Lance also responded: "Fit into Me . . . strikes me in the end as a text of orphans: about an orphan, of course, but also about orphaned-ness as a state of being, and an orphan text made up of other (always-already orphaned) texts deliberately orphaned from their 'original' context and yet loved as only an un-nuclear family can be loved, and loved as polymorphous lovers — the whole written as a confession that knows confessions exist as simply one more genre among others, which is to say as lyric (and, to a certain degree, even ludic) criticism. . . . I enjoy even more how tender, lonely, smart, hurt, stunning, and stunningly self-examined (which somehow my auto-correct just gave back to me as “self-exiled,” which I absolutely adore) Fit into Me is, how it embraces in-betweenness as a way of moving through the world, which, of course, can always only be just one more text, if a text that can sometimes feel like everything."

In January 2016, I submitted it to the Graywolf Nonfiction Prize. 

In July 2016, Graywolf editors wrote to say it had been shortlisted. At that time, I was submerged in historical texts, preparing for exams, but a week or two after Graywolf's email when I blogged my notes about Jean-Jacques Rousseau's ConfessionsI was already beginning to think about the next iteration of Fit and what would need to go in it. 

For basically the next two years, I did little else but study for exams (destroying relationships with friends and family, because that's what happens when you turn off your phone for two years and ignore all emails from addresses without at the end). I taught my semester-length courses but then came home and studied. I read probably 10-12 hours a day, and blogged about what I read as frequently as possible. I knew that time was mine and I believe I spent it well. Those two years were the pinnacle of my intellectual development thus far, and I am now doing everything in my power to give myself this next year as well — to keep reading (although admittedly not at that same pace) and to write as much as possible. (Here's a log of all the books I've read so far in 2018 — mostly poetry collections by writers of color, published in the last two years.)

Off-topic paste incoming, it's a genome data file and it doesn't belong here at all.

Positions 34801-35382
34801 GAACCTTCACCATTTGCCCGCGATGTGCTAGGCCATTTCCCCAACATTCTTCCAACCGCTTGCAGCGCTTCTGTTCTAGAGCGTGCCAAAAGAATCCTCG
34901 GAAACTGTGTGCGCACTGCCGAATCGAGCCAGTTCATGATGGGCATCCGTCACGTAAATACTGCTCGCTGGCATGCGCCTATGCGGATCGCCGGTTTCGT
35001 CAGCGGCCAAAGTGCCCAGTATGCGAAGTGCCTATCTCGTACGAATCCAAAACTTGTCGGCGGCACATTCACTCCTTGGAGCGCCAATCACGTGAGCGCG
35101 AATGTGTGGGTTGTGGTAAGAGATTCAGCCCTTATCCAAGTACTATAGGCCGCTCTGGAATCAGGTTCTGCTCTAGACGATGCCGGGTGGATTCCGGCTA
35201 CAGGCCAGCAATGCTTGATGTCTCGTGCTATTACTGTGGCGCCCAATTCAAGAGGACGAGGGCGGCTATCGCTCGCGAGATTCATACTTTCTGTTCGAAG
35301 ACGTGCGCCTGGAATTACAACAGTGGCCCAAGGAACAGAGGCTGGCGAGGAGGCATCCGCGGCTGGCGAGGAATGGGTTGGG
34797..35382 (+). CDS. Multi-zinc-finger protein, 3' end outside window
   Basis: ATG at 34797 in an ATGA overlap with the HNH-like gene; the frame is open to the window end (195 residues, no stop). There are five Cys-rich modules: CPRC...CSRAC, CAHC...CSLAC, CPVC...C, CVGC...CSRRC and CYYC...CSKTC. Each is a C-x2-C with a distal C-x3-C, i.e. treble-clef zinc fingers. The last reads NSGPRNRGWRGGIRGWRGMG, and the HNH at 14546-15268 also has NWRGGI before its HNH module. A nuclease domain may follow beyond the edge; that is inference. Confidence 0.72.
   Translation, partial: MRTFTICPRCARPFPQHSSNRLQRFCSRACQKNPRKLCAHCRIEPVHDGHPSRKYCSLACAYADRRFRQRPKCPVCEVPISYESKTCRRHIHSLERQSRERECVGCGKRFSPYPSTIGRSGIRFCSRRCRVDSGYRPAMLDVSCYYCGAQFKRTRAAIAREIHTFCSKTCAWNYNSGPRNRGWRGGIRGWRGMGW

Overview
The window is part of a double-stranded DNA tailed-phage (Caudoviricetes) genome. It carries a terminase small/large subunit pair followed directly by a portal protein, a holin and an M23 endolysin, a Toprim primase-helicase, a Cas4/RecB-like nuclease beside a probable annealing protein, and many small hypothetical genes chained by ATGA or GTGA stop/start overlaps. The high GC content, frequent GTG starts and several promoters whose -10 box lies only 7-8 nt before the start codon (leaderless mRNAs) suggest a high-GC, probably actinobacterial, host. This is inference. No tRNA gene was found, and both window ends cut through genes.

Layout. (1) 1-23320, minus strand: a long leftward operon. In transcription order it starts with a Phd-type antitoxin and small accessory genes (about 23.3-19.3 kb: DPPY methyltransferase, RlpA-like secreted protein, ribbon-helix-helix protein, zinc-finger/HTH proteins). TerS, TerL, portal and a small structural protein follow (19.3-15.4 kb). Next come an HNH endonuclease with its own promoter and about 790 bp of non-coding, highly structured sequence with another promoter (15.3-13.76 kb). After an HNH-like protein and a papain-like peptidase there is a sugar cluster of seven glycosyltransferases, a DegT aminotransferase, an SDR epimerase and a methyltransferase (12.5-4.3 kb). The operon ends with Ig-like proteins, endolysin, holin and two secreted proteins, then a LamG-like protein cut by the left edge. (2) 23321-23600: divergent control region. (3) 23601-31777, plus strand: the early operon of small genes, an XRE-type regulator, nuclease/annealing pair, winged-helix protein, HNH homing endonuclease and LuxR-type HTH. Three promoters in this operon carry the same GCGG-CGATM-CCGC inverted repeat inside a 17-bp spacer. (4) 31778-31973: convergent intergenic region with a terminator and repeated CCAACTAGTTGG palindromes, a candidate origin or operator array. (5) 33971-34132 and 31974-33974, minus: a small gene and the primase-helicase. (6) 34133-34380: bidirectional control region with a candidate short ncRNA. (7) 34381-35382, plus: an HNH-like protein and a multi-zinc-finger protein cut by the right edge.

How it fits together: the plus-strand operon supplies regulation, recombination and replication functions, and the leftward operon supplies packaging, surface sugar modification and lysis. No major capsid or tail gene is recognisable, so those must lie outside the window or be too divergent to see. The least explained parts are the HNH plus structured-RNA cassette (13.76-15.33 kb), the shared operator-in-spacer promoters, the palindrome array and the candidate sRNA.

A few months ago, in March 2018, I submitted a nonfiction fellowship proposal for Fit.

After reading the sample I submitted, Melanie wrote: "At its heart, Fit into Me is passionately autobiographical: an orphaned Asian child adopted by older Russian Orthodox American parents now faces a second abandonment as she contemplates her parents’ mortality. The work is composed almost entirely in spare, elegant, lyric lines, and this challenging poetic strategy enhances the sense of the speaker’s restraint, her desire to somehow contain grief through form, to avoid or at least delay the devastating wave of fear threatening to whelm her at every moment. The vast white space on every page seems to signify this inchoate despair: for every line that appears, ten are left unspoken. In this way, the piece also evokes an awareness of existential sorrow, the sense that we are all ultimately alone, all confronting the confusion and terror of our limited lives in fragile bodies. Despite very different circumstances, the reader may begin to feel the speaker’s wild imaginings as part of her own psychic environment. Again, the white space — with all its openness, all its possibilities — invites the reader to contribute to the telling, to pause and breathe long enough to begin dreaming her own stories, to become a collaborator and a performer, to mediate loss by participating in the delightfully pleasurable process of playful invention." (The "wild imaginings" she's referring to are the fragments of the tea house woman's story that interrupt and take over my own.)